Lower-than-normal water levels continue to put downward pressure on traffic rates, however.
There has been heightened concern that the collapse of a section of riverbank near the Rosario grain ports hub over the weekend would delay corn and soybean shipments. Dredgers set to work clearing the debris.
About 80% of Argentina's agricultural and agro-industrial exports are shipped from the Rosario region.
While the debris has now been cleared, Guillermo Wade, manager of the Chamber of Port and Maritime Activities, told Reuters that low water levels on the Parana were causing difficulties for transportation.
A drought in northern Argentina and central Brazil has made the river shallower than normal for the month of May.
This period is critical for corn and soy harvesting in Argentina, which is the third leading soybean exporter globally and the world’s biggest exporter of soybean meal.
Wade has said that the current level of the Parana forced traders such as Cargill and Bunge, to load 10,000 fewer tons of merchandise in large-scale Panamax ships that would typically exit the port with between 50,000 and 55,000 tons in their holds.
Earlier this month, we reported on how soy exports from Argentina had been hit by COVID-19 related events, as well as logistics and tax bottlenecks.
The country's soybean crushing sector has experienced challenges in procuring raw soybeans due to coronavirus related restrictions, with truck deliveries disrupted by the pandemic, according to the latest analysis from S&P Global Platts.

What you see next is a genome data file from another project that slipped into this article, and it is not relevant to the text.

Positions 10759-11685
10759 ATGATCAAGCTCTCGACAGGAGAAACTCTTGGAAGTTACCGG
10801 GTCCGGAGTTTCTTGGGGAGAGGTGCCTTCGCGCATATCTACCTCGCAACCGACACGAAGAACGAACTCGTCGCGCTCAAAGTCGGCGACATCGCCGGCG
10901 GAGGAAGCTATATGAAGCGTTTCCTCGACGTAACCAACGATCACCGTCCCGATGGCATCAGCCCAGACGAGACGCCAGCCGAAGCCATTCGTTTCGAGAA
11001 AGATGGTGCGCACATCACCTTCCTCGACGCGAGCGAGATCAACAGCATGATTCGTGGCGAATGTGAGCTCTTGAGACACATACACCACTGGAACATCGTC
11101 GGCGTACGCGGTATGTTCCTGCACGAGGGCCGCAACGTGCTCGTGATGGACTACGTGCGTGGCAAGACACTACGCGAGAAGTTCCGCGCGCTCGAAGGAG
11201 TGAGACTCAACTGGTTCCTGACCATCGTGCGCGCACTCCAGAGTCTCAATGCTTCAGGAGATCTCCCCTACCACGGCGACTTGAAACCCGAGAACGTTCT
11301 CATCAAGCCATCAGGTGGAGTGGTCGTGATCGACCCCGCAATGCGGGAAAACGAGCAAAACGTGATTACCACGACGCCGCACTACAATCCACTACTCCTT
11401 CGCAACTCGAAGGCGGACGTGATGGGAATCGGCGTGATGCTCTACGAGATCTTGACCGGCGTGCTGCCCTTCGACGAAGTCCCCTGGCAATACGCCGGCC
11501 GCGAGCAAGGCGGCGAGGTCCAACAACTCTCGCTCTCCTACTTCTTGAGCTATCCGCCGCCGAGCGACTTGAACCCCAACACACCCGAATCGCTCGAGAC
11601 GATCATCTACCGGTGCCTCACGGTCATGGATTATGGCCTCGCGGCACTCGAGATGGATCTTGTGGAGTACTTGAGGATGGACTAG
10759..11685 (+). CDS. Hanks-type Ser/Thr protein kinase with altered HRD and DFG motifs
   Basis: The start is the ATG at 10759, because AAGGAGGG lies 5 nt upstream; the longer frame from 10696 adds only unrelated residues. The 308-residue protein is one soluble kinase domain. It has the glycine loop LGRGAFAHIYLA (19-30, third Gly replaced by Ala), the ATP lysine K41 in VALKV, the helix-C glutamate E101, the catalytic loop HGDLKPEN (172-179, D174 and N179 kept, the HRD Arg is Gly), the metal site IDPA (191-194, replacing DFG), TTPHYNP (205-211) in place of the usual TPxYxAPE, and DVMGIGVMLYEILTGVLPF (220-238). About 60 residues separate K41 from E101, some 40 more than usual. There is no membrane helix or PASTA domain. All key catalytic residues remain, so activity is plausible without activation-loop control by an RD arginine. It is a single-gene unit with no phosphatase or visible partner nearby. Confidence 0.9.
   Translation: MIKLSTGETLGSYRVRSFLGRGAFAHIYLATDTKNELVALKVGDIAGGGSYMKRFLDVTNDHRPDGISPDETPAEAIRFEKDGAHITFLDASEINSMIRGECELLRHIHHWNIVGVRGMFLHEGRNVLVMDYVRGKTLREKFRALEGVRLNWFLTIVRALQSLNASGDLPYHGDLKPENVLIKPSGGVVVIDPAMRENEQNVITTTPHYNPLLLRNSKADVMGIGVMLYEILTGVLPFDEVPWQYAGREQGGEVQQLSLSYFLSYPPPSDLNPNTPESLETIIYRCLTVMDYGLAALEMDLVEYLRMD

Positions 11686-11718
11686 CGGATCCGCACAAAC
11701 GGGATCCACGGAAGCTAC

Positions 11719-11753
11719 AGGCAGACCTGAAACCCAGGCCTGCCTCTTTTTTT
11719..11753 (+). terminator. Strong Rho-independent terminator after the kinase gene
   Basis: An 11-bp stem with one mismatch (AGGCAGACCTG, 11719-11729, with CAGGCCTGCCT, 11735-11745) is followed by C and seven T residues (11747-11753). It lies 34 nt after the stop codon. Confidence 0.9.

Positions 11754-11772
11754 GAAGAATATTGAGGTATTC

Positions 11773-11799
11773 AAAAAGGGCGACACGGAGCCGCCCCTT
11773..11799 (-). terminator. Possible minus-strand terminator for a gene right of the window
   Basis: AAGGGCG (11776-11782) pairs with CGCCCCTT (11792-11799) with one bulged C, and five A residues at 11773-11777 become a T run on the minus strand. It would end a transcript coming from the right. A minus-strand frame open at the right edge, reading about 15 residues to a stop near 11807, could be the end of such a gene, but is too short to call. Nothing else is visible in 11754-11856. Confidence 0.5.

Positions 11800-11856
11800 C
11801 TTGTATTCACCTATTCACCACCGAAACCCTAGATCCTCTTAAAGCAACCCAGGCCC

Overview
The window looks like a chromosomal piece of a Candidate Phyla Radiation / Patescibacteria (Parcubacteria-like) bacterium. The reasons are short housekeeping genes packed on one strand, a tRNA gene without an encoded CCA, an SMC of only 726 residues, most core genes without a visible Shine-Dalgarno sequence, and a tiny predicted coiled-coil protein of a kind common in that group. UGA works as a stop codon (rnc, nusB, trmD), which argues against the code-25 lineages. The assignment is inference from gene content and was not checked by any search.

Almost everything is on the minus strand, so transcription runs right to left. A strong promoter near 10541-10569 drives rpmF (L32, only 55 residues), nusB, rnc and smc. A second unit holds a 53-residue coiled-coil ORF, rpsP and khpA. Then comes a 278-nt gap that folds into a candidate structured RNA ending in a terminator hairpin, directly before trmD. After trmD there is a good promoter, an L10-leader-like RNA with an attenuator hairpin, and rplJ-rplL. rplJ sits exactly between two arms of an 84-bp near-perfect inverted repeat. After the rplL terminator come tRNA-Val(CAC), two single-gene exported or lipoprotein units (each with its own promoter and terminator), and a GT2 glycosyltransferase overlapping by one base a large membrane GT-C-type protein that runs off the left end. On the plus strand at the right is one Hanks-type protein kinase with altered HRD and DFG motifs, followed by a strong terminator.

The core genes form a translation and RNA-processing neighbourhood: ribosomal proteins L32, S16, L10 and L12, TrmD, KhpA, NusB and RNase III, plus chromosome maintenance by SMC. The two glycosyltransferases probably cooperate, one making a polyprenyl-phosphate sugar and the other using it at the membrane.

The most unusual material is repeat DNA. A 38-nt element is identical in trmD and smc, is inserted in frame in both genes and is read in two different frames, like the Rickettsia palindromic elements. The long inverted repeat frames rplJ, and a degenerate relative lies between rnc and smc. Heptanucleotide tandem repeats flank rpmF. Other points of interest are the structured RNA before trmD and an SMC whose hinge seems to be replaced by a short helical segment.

The number of trucks loaded with beans entering Argentinian ports was 60% to 75% lower than the same period a year ago, said Platts, citing commodities transporting firm, Agroentregas.
Quarantine steps at Argentinian crushing plants and ports could also support Brazilian soybean meal exports, said the analysts.
The USDA in a FAS report last month, said that at least some processing capacity could be temporarily offline for disinfection in the coming months, as the number of COVID-19 cases increase in Argentina.
On top of production and export constraints, the new Argentinian government has resorted to taxing the country's soybean sector as a fiscal measure. Taxes on soybean and soy products were raised 9 percentage points to 33% in March, limiting farmers' soy sales intentions.